Friday, October 17, 2014

Six major changes in the Fabric8 V2

As some of you may know from my tweets, the Fabric8 team started to work on the v2 branch of the project. You may also already know that this version of Fabric8 will bring some major architectural changes. All of those are for better in my humble opinion, even if you may find them a bit aggressive ;) .

Change #1: Docker and Kubernetes will be required to run Fabric8

Yes. Containers are the big thing. They will change the way we deploy and manage our software. The new version of Fabric8 fully embraces the containerization trend. It means that Fabric8 is designed to work on top of Kubernetes and Docker. Fabric8 will work in any environment providing the Kubernetes platform such as RHEL Atomic, OpenShift, Google Compute Engine, Azure and so forth.

For platforms not supporting Docker, there will be a Kubernetes emulator layer. But come on, don't resist the changes in the industry - just invest into the Docker and Kubernetes. If Microsoft did it, you can do it as well :) .

Change #2: No ZooKeeper runtime registry

There will be no ZooKeeper ensemble in the Fabric8 anymore. Fabric8 1.x used ZooKeeper to share the runtime information between applications and to discover services. Kubernetes comes with the etcd internally which serves much of the same purpose and has support for the services binding, so Fabric8 v2 doesn't need ZooKeeper registry anymore for general purpose provisioning of containers and services.

However certain services will still require master slave election and partitioning functionality (such as running clusters of ActiveMQ); where either etcd or Apache ZooKeeper is required. If a Kubernetes environment allows it, then Fabric8 could reuse the underlying etcd cluster; otherwise an etcd or ZooKeeper clusters is required for things like ActiveMQ clustering.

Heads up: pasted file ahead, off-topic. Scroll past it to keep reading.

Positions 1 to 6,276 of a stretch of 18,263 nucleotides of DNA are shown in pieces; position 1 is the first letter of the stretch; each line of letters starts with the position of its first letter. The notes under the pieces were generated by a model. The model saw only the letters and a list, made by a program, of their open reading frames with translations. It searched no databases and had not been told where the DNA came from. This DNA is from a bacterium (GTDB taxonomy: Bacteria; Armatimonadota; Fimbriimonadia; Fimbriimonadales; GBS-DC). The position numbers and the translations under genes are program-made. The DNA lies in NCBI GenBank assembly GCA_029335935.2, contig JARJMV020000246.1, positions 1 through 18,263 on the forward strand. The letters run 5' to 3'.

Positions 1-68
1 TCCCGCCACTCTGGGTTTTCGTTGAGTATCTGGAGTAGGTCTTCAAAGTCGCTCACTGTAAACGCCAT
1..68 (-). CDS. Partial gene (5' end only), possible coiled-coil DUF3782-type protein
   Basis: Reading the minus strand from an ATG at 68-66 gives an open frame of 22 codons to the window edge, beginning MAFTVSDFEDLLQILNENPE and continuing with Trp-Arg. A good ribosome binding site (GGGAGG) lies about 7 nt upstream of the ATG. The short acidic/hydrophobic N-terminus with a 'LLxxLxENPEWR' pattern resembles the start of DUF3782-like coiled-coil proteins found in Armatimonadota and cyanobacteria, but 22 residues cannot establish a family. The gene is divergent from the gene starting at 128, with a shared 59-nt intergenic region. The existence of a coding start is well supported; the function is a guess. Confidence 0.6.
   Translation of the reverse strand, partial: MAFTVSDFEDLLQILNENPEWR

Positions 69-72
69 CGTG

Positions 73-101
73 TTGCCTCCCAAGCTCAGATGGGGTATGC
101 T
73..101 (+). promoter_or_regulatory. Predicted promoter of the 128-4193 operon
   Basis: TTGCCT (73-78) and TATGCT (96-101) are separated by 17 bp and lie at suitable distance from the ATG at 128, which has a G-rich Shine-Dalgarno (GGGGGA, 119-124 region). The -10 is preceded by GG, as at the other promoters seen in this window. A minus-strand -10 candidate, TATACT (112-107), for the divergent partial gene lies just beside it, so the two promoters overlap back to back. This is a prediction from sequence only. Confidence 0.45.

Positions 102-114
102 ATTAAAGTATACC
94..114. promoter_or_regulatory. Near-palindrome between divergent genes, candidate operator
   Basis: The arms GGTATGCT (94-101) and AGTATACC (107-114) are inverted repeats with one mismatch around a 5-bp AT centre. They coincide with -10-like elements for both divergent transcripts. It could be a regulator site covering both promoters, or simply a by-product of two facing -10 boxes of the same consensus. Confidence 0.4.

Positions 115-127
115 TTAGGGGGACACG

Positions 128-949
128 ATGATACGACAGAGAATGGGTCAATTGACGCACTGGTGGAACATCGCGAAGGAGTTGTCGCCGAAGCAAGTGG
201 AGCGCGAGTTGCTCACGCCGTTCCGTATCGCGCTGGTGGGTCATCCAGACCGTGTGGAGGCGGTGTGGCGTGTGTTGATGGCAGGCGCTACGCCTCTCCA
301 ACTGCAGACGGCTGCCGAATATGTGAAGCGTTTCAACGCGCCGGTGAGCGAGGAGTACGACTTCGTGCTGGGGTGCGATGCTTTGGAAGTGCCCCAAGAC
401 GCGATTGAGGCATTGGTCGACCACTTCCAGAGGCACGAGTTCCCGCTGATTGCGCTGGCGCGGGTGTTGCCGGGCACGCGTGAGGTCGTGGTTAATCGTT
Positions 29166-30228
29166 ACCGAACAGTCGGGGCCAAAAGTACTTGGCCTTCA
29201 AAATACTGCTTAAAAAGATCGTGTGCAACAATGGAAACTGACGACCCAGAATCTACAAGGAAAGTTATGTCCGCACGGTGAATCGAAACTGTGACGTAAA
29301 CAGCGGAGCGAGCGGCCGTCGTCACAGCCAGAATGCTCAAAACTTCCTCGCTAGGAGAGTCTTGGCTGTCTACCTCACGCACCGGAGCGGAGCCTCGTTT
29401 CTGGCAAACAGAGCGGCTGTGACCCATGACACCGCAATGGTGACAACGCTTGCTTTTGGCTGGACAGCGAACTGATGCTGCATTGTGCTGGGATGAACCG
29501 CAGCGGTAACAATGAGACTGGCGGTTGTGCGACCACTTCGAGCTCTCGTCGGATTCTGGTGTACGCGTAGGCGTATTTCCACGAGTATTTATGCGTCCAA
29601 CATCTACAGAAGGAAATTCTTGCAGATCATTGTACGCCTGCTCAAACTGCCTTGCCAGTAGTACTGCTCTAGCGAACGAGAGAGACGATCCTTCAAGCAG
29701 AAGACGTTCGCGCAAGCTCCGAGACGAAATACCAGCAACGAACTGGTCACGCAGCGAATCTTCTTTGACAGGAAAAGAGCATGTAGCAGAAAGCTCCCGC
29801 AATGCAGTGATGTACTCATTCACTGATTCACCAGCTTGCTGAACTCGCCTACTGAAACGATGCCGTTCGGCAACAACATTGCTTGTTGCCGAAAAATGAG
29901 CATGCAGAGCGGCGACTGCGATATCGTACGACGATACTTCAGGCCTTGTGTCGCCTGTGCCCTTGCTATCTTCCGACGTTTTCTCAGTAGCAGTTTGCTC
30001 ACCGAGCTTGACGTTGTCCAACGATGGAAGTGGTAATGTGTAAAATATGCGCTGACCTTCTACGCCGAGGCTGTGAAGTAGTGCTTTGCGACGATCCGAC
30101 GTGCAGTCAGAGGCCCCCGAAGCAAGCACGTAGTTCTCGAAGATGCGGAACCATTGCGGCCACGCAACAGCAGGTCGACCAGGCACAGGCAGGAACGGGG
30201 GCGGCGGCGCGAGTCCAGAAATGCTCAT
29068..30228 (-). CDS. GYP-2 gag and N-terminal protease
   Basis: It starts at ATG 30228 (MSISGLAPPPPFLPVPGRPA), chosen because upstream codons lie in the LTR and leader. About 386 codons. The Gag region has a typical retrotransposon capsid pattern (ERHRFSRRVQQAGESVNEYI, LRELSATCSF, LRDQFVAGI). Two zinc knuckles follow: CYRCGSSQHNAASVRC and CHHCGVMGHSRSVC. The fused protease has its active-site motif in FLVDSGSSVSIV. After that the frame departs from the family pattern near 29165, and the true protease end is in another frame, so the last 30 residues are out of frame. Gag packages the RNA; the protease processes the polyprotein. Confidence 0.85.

Change #3: No profiles to configure application deployment

There will be no profiles in Fabric8 anymore. Starting from v2 Fabric8 uses app JSON files (i.e. Kubernetes extension proposed by OpenShift 3) to configure deployment of the managed application. More detailed configuration (like properties or YAML files) can be added to the file system of the deployed application's Docker image.

Change #4: Git repository isn't mandatory

Applications' configuration isn't stored in Git repository as it used to be in Fabric8 v1. As Fabric8 v2 doesn't use profiles (but app templates instead), the Git repository is not needed anymore. You can just store application's configuration (app file) in the Maven project and use the Fabric8 Maven plugin to start the application in the Kubernetes without keeping the configuration in any central repository (like Git).

However keeping app files in Git for easier configuration management can be useful. That's why provides this functionality for you. You can push your configuration to the Git repository via fabric8:deploy Maven goal. Fabric8 uses App Zip packaging format to distribute the configuration between the various environments.

Change #5: There is not Fabric8 "server" anymore

Starting from Fabric8 v2 Kubernetes is responsible for providing the runtime registry for the managed applications. It means that you don't have to start any dedicated Fabric8 deamon. Tools like Fabric8 Maven plugin or can connect directly to the Kubernetes and deploy into it or manage the applications.